The liberal advocates for "another Pakistan" have been attempting a coordinated response over the last few weeks. They have clustered themselves around a small movement called Citizens for Democracy (CFD), created in mid-December, at the height of the controversy about Asia Bibi's death sentence. Confronted with this new atmosphere of intimidation, they decided to take a stand. In Islamabad, at the site where he was murdered, Marvi Sirmed organized a rally in mid-January to pay tribute to Salman Taseer. She then launched into a public war of words with a senator from the religious party Jammat-e-Islami (JI), who had said Governor Taseer "deserved his fate."
In Karachi, CFD members lodged a complaint against a mullah who had called for a hate campaign against a deputy named Sherry Rehman, now the only political figure left still campaigning for the blasphemy law to be changed. In Lahore, other CFD militants are approaching local authorities, asking them to take down banners in public gardens that applaud the courage of Mumtaz Qadri, the man who shot Mr. Taseer. These may well be tiny gestures, but liberals believe they at least honor those who believe in this "other Pakistan."
One of the most notable features of this resistance movement is the gender of many of its members. Like Sherry Rehman, who has become a champion of the liberal cause at national level, the movement's leaders in Islamabad (Marvi Sirmed) and in Karachi (Beena Sarwer, Naveen Navqi, and Sabeen Mahmoud) are all women. "It is no surprise," explains Farzani Bari, head of gender studies at the Qaid-e-Azam University in Islamabad. "Women know they will be the first victims when Islamic extremism takes hold politically."
In the northwest regions of Pakistan, the Pashtun tribe heartland controlled by the Taliban, girls are forbidden to continue past a certain grade in school (between the ages of eight and 10), and women cannot visit marketplaces without a male chaperone. It hasn't yet reached that stage in Pakistan's main cities, but a feeling of encroaching menace is beginning to hover in the air.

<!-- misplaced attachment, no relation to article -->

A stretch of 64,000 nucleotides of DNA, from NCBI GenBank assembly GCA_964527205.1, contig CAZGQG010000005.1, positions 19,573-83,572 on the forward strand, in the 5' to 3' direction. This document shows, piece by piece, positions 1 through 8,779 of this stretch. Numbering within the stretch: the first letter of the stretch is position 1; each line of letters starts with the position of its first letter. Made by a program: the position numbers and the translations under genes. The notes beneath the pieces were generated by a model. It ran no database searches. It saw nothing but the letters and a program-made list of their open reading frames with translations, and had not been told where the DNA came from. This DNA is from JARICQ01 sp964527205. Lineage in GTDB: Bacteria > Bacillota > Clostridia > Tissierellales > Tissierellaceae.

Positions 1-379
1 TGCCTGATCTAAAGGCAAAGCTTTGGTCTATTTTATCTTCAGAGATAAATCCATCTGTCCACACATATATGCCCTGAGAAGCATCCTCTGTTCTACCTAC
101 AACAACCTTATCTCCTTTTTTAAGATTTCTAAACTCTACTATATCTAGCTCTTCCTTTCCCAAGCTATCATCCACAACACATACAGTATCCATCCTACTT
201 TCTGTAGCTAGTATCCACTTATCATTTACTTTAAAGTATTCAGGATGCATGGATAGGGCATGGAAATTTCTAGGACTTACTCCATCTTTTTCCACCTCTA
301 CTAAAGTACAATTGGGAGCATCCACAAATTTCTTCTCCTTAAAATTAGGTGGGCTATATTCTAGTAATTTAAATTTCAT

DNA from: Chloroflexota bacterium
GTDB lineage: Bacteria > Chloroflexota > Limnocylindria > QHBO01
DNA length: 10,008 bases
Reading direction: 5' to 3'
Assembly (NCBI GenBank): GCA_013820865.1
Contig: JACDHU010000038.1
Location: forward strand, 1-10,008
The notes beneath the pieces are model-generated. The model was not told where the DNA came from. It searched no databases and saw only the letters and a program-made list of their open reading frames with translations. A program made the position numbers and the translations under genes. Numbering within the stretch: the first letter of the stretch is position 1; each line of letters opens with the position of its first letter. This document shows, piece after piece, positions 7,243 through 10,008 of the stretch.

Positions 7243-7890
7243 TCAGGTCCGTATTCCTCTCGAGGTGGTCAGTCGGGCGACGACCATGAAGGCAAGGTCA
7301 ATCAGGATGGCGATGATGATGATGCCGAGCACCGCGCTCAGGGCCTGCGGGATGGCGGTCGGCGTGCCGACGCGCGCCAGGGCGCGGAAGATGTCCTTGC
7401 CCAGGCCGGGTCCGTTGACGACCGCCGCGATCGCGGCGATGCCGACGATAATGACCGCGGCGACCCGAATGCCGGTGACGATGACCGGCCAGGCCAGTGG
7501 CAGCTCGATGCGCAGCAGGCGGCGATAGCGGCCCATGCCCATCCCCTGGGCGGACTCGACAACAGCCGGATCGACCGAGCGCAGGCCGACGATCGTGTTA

The country's liberals are currently debating the way forward out of their present state of isolation. "We do not have a direct link with the people," admits Asad Jamal, a lawyer in Lahore.
The whole thing would have been easier if these little pockets of CFD members could rely on the support of the Pakistan People's Party (The PPP), the political movement founded by the Bhutto dynasty. Yet the PPP, currently in power in Islamabad, has preferred to keep its distance from the controversy, even though it claims to subscribe to a liberal ideology. "We have been abandoned by a party that has betrayed its ideals," laments Farzani Bari, the Gender Studies head at Qaid-e-Azam University.
Sherry Rehman is affiliated with the PPP, as were Salman Tasser and Sahbaz Bhatti. Nevertheless, the party has chosen not to participate in the blasphemy debate, leaving them all to face the death threats alone. "The State has failed in its role," says Shehrbano Taseer, Salman Taseer's daughter and a journalist at Pakistan Newsweek. "These Islamist groups don't just fall out of the sky; they have been given the green-light to proceed."
Although the future looks bleak, the liberals are not ready give up hope quite yet. "I do not believe that liberalism has died in Pakistan," says Naveen Navqi, the founder of a Karachi-based liberal website called Gawaahi. "Fascism in Pakistan today is above all an urban phenomenon. The rural majority does not believe in this kind of radical Islam."
Bosses challenged by pious employees
At the T2F cafe in Karachi, Zaheer Kidvai, the granddaddy of the city's liberal tradition, would also like to believe that reports of the liberal tradition's recent demise in Pakistan are premature. Yet he too is skeptical. "Sadly, I fear this new Islamist Pakistan might well be the real Pakistan today. Sixty years after its creation, we have arrived at this. This is what happens when you found a state on religion."
It is a state where, as Mr Kidvai explains, a security guard working at an evening reception recently intervened and admonished his bosses for serving alcohol to guests. The establishment's owners acquiesced and the bottles were quietly removed. It is an unsettling example considering Salman Taseer was murdered by his own bodyguard.
Zaheer Kidvai has also had to deal with this kind of pious onslaught. One day he organized for an artist to come and exhibit work at his home. The man caught site of a painting of a naked woman hanging on his wall. Issuing a sharp rebuke, the man insisted Kidvai take the picture down. The old sailor, who has weathered more than one storm in his life, refused point blank. But how many others today, without a captain's courage and the haven of his tight-knit community, would dare brave such fundamentalist fury?
Read the original article in French